The optimal recommended sleep time for adults is 7-9 hours each night. In the last 50 years, sleep duration has decreased by 1.5 to 2 hours per person each night.

Shortened sleep cycles, defined as less than 6 hours per night, are not the only culprits though. Prolonged sleep (more than 9 hours each night) can also adversely affect your overall health. As with most things in life when it comes to a good healthy rest period, there is a healthy sweet spot.

The Association Between Lack of Sleep and Heart Disease

Although too much or too little sleep doesn’t directly affect it certainly increased the risk factors associated with it.

One link is an increased risk of high blood pressure, potentially causing heart disease, according to a 2011 study of the American Heart Association.

Shortened sleep has been shown to increase a C-reactive protein called CRP in the bloodstream, which is released with stress and inflammation. High CRP is a risk factor for cardiovascular and heart disease.

In 2008, one University of Chicago study found a link between increased coronary artery calcification and shortened sleep. Researcher, Diane Lauderdale, Ph.D., professor of epidemiology at the university’s Pritzker School of Medicine says this is “a good predictor of subsequent coronary artery disease.”1

Lauderdale’s studies also show that shorter sleep can lead to hypertension. In a healthy sleep cycle, high blood pressure drops at night. It seems that with less sleep, perhaps there is not a long enough period of time for the complete dip to take place.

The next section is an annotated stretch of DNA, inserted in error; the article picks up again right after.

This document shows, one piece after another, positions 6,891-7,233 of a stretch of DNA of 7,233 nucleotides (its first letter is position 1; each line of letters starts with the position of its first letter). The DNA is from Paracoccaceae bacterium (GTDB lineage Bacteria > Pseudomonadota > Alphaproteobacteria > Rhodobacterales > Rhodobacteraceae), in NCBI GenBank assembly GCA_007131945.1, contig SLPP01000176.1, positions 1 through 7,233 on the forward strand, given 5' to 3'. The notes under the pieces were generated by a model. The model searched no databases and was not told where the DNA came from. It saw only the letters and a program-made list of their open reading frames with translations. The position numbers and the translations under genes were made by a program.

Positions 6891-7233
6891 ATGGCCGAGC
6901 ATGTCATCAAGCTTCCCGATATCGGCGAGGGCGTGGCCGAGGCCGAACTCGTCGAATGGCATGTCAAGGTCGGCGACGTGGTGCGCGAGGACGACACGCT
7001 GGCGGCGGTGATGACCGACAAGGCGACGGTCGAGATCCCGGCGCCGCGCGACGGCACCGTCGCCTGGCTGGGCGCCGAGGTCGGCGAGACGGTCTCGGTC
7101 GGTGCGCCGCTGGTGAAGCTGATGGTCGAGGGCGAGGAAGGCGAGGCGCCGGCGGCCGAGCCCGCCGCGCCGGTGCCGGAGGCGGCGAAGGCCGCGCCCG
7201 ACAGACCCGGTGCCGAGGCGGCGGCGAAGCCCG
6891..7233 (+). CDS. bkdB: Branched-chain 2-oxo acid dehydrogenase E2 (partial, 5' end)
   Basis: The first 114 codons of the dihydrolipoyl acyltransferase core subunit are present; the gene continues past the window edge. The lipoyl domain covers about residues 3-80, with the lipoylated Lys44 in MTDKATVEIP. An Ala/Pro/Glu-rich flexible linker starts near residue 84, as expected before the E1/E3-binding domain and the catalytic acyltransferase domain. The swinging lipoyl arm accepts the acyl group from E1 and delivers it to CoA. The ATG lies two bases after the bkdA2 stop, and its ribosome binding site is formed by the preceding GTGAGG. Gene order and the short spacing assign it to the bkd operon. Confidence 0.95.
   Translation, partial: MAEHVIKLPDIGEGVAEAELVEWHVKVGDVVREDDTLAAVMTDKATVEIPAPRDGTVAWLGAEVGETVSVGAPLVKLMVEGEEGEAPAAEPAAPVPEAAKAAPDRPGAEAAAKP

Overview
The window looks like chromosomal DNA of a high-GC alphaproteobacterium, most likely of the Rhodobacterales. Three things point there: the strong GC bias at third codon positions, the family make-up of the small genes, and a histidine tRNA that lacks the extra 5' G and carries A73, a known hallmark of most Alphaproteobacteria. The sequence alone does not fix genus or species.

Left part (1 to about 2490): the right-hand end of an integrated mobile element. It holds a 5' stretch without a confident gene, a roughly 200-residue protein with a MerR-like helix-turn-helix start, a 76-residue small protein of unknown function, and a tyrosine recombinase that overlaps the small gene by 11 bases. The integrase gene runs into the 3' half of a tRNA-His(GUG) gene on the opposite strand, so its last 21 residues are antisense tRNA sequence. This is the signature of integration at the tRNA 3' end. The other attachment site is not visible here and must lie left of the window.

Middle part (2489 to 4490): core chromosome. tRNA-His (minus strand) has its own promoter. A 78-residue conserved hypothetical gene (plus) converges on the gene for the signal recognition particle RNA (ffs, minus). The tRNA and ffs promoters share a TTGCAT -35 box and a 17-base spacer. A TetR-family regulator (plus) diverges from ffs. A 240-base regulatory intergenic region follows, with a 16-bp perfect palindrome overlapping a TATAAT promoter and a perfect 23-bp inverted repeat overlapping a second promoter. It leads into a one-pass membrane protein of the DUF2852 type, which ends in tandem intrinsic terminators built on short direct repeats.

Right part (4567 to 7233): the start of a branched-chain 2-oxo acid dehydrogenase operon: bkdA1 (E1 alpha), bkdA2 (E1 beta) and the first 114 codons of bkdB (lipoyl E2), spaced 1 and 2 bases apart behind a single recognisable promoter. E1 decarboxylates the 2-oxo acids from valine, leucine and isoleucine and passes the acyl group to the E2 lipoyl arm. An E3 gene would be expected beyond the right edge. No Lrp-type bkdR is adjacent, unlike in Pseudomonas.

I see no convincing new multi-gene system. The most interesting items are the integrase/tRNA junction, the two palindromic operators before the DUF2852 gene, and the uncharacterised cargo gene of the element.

Although the link is not as definitive, excessive sleep also has shown to be correlated with calcium buildup in the heart artery walls and stiffer leg arteries.2

Women Have a Greater Risk for Heart Disease than Men

A study at Warwick Medical School in England found that out of the 4,600 participants (73% Men) short sleep cycles adversely affected women’s cardiovascular health much differently than the men’s. With 5 hours of sleep or fewer each night, “women showed an increase in inflammatory markers known as high-sensitivity C-reactive proteins, commonly associated with cardiovascular disease.3

Dr. Saverio Stranges, Associate Professor, in a study of 3,027 participants (43.5% male and 56.6% female) showed a 66% higher prevalence of hypertension among women sleeping less than 6 hours per night and that the effect more than doubled in premenopausal women.4

How to Get Better Quality Sleep to Reduce my Risk

There are many great resources out there for tips on how to get better sleep – following are a few links with good information. Also, make sure to check out BHR’s blog to learn more about sleep and its effects on the body.

Brain Health Restoration offers Magnetic e-Resonancy Therapy (MeRT℠), a fully customized treatment protocol with an expected benefit of better sleep. For more information, please contact us here

1Boufis, Christine. “How Your Sleep Affects Your Heart.”  WebMD, WebMD.

2Harvard Health Publishing. “A Good Night’s Sleep: Advice to Take to Heart.” Harvard Health, Sept. 2017,

3“Sleep and Heart Disease: Are You at Risk?” SleepFoundation.Org, National Sleep Foundation.

4“Lack of Sleep Could be More Dangerous for Women than Men.”, Medical Express.  1 July 2009,